Victor Hess first discovered cosmic rays using a Geiger counter and a hot air balloon in 1911. Today physicists are using hundreds of giant water tanks scattered across the Argentine pampas to try to figure out where the mysterious particles come from, I learned in an interview for this week’s Nature’s podcast. Here’s the podcast [mp3], or see a transcript [html].
I also wrote a news story this week about an experiment in which writing short essays about their personal values helped low-performing African-Americans to improve their performance and attitudes towards school for the next two years. And I blogged about claims that genetically-modified crops do not actually improve yields, the first images taken by the planet-hunting space telescope Kepler, and new satellite imagery of the effects of the L’Aquila earthquake in Italy earlier this month.
In my second week at Nature I’ve gotten to feel more like a member of the team, if being asked to write more and more is any measure. I’ve contributed more to news meetings, talked with my colleagues about their backgrounds and journalism plans over lunch, and begun working on an unusual feature slated to appear soon…but which will have to remain a mystery for now.
I wrote a news story about how clouds actually make the air around them brighter, a story that made made me feel better about living in Britain. I also wrote about a study in which economists were surprised to find that hormone treatment did not have an effect on how the women made economic decisions–something that recent reports hinted did happen in men.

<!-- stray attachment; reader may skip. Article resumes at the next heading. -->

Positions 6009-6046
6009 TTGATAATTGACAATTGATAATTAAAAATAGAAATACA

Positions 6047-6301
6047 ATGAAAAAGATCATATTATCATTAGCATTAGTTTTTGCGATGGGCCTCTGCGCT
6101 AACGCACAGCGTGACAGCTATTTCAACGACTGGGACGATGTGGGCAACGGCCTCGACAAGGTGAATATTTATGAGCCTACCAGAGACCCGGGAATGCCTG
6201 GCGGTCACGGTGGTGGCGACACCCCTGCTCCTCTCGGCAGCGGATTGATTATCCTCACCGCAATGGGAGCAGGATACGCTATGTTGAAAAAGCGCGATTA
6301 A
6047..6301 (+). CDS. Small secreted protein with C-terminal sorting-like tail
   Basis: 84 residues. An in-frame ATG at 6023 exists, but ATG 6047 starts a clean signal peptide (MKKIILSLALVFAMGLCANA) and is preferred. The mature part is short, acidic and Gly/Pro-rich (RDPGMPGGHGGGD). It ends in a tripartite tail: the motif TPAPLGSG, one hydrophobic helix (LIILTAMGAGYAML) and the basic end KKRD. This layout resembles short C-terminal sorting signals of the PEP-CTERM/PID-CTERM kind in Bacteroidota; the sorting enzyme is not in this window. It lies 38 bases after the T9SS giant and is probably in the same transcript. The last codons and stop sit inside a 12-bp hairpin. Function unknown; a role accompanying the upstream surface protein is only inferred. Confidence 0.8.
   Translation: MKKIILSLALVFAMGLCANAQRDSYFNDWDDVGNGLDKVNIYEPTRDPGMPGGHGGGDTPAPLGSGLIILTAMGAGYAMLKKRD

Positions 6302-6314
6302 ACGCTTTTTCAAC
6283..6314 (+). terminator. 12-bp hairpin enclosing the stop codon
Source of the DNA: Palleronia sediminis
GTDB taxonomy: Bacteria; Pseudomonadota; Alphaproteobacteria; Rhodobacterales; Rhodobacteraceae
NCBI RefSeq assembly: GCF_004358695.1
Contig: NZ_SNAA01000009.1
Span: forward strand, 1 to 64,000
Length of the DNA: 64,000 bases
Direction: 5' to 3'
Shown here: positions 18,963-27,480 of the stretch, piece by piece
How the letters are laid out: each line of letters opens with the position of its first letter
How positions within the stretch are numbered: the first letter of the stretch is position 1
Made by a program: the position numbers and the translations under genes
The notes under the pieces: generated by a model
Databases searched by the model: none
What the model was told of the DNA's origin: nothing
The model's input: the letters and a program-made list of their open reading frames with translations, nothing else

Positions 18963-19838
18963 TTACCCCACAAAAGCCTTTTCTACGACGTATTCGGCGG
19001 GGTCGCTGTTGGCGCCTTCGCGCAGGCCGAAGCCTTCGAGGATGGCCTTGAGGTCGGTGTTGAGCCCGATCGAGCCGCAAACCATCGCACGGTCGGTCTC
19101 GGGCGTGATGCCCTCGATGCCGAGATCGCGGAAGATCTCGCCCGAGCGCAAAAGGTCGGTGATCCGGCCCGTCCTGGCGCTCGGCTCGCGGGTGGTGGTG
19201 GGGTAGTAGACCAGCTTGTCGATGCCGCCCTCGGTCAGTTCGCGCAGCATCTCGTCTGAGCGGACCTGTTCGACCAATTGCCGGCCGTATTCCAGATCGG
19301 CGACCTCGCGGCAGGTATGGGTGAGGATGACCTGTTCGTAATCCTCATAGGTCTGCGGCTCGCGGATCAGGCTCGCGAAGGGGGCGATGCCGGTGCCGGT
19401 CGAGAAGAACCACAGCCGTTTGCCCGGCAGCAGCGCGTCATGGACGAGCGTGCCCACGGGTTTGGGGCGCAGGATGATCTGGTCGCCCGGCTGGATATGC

The countries that run Antarctica are having their annual meeting in Baltimore, so I blogged about how US delegates are pushing for mandatory tourism limits. Finally, I summarized a report from entomologists who used a butterfly family tree to bolster a theory that butterflies use eyespot patterns on some parts of their wings to attract mates and patterns on other parts of their wings as camouflage from predators: [pdf].
I’m doing a reporting internship at Nature’s London office for the next few months. Because the frequency of individual stories will be higher than usual for me, I’ll be rounding up each week’s stories into one handy update.
In my first week, I’ve blogged about the EU emissions trading scheme, Earth Hour, 100 Hours of Astronomy, a Swedish house on the moon, a giant laser, written news items about the Abel prize for math, researchers who think they can cut down on the number of animal tests, and summarized a report of a newly discovered halo of stars in our galaxy [pdf].
Working in an office full-time has been as illuminating as I hoped it would be, so far. I’m soaking up all kinds of newsroom wisdom culture and have even learned how to operate a cafetière, which one of my editors assures me is the path to winning friends and influencing people.